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Suffield, Connecticut: Planning for Preservation

Name of Tool: Community Visioning Workshop

Implementing Agency: Hartford (Connecticut) MPO and Town of Suffield

Scale of Application: Local comprehensive planning

Description: The Hartford MPO and the Town of Suffield worked together to conduct a community visioning process, including a workshop and a Visual Preference Survey, for this rural town on the outskirts of the Hartford metropolitan areas. The result of the collaboration was a plan for the town that would preserve its rural character while allowing development in the town center and in village locations. The project has resulted in changes to zoning, streetscaping improvements, and agricultural land preservation initiatives to implement the plan.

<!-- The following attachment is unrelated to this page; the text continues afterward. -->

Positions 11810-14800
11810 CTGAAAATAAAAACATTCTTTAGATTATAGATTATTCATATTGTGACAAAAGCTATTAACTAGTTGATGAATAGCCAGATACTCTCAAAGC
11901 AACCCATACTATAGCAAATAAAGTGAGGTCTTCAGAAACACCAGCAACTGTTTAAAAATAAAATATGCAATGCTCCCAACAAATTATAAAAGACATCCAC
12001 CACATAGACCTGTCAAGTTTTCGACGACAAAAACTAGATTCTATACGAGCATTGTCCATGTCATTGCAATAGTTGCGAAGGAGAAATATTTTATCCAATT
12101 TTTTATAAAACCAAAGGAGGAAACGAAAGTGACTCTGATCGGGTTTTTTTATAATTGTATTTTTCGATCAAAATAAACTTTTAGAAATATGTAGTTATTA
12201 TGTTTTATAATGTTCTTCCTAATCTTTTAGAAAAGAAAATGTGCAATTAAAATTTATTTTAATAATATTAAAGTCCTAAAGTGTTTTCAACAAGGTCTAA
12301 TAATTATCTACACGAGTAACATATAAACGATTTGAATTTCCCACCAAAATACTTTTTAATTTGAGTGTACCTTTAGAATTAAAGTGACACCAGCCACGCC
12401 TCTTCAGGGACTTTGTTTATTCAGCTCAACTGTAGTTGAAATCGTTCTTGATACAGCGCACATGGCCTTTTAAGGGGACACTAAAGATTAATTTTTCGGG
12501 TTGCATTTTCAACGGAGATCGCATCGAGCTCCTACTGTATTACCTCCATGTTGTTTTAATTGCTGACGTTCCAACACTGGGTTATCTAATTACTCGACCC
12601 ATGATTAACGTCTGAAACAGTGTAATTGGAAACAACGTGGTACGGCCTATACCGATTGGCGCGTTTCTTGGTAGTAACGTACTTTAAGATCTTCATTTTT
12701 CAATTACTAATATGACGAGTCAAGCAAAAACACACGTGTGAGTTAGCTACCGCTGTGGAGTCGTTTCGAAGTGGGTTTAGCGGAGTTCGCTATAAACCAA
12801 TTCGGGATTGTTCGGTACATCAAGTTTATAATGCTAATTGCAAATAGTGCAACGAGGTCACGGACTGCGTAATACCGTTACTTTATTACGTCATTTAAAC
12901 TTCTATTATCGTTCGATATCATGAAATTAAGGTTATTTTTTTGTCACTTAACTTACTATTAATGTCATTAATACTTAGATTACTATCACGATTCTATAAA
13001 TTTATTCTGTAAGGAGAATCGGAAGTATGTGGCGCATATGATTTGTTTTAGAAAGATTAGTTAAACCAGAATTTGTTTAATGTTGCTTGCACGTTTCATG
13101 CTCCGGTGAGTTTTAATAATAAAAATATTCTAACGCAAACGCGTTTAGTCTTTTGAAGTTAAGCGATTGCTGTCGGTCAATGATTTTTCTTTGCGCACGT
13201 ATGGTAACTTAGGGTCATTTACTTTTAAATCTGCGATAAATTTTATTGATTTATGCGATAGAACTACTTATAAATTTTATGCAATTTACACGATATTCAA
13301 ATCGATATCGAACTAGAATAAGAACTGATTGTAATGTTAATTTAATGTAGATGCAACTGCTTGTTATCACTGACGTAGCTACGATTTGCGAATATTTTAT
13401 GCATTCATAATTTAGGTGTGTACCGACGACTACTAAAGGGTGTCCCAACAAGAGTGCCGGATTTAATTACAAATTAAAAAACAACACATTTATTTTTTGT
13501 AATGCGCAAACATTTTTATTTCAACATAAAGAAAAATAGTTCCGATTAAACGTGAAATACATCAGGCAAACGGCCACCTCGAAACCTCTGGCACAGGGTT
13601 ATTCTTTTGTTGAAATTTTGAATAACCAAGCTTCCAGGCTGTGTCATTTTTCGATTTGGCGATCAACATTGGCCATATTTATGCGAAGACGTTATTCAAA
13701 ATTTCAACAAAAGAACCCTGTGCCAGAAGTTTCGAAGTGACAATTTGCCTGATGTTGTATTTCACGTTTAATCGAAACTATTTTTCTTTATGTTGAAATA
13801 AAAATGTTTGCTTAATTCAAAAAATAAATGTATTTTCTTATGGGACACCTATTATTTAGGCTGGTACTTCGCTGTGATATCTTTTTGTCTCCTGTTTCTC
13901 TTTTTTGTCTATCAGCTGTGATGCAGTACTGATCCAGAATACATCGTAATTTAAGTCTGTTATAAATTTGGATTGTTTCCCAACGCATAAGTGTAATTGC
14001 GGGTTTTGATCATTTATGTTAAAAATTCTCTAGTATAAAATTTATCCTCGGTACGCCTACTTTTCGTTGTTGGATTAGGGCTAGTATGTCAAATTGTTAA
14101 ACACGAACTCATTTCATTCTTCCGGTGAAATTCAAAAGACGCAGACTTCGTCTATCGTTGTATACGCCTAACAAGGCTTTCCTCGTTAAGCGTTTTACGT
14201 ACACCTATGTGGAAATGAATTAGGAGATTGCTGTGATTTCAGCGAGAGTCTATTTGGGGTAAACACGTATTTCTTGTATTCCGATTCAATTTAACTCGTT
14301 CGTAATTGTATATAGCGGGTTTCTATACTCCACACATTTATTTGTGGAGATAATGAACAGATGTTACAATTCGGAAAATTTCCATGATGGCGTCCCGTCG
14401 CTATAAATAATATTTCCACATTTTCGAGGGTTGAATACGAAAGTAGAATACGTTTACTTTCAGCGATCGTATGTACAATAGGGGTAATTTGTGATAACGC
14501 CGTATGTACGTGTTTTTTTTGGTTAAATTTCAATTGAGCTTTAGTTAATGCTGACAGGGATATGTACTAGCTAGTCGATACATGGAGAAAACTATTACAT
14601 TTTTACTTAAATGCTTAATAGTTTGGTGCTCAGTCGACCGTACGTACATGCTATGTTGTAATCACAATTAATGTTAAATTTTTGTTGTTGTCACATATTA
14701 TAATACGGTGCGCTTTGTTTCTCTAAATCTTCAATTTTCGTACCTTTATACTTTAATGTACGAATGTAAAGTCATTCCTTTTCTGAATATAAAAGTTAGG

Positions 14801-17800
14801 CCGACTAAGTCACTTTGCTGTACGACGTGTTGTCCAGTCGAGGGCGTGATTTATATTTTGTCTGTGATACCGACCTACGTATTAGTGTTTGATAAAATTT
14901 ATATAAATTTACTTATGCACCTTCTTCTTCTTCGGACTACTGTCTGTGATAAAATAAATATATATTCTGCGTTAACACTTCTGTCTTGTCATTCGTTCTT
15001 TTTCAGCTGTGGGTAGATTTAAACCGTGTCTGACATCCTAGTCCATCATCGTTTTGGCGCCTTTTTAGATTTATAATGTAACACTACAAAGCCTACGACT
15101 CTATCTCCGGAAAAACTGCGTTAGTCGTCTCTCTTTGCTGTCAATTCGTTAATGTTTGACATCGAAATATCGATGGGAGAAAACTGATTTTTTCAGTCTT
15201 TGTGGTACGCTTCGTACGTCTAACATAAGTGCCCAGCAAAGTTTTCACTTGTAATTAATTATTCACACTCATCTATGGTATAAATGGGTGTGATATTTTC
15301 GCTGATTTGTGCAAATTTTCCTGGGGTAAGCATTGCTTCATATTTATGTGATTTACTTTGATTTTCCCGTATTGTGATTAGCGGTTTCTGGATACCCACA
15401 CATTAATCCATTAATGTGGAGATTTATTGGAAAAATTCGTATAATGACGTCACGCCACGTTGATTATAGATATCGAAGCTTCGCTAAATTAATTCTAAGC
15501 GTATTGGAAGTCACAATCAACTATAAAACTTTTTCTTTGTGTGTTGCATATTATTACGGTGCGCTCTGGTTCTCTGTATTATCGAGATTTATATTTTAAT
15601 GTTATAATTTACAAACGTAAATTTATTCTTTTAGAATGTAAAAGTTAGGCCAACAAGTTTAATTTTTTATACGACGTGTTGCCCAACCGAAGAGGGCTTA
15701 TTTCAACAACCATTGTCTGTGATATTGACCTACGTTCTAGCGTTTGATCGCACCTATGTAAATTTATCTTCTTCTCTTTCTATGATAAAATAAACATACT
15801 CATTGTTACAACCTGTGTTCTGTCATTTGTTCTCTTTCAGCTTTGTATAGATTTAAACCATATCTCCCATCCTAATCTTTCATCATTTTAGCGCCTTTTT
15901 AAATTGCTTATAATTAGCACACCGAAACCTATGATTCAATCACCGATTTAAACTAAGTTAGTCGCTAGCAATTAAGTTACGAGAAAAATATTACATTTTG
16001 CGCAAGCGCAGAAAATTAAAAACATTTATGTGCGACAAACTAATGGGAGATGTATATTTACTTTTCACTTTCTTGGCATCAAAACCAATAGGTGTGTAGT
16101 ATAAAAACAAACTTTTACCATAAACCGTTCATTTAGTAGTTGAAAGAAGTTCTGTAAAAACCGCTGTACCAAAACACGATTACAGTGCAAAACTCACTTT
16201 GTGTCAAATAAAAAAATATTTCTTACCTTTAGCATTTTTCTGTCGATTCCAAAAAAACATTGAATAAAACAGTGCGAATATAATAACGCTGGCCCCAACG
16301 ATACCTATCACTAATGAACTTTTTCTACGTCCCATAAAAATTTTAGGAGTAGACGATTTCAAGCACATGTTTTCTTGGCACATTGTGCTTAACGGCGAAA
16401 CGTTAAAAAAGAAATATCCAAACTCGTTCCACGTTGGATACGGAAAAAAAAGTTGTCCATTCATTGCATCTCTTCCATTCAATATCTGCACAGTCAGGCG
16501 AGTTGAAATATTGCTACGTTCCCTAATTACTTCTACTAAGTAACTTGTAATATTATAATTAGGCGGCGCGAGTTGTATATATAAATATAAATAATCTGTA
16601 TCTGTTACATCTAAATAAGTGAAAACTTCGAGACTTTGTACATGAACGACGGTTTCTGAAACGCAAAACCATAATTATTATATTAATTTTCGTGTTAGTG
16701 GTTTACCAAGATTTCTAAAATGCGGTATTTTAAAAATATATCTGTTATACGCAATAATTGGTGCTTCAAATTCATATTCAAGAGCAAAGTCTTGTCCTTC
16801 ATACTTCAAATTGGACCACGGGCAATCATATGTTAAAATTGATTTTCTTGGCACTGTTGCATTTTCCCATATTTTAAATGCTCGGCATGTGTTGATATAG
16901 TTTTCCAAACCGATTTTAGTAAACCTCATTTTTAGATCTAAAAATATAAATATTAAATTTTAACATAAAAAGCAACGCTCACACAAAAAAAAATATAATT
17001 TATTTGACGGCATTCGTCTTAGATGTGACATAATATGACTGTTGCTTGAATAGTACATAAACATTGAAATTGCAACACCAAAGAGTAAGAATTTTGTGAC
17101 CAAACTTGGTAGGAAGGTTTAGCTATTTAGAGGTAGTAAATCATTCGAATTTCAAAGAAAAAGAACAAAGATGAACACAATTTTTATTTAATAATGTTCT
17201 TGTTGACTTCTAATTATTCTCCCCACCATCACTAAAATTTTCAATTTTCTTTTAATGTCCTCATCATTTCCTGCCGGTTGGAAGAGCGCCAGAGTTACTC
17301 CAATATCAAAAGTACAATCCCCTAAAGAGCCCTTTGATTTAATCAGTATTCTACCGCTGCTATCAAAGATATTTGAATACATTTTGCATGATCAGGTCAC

Purpose and Need

Community visioning workshops have been used throughout the country to help communities determine how they want to grow and to make policy choices consistent with this vision. The workshops, which are usually part of a larger public process, provide citizens with an interactive and hands-on experience in which they can evaluate and discuss land use and transportation issues and needs, and collectively identify desired future patterns and projects. Visioning workshops have been appropriately and successfully used not only in community planning, but also in transportation studies including corridor planning and subarea planning for a downtown or neighborhood. They have been used in conjunction with other tools such as technical analysis methods and visualization techniques to better help people understand the impacts of policy choices on transportation and development patterns.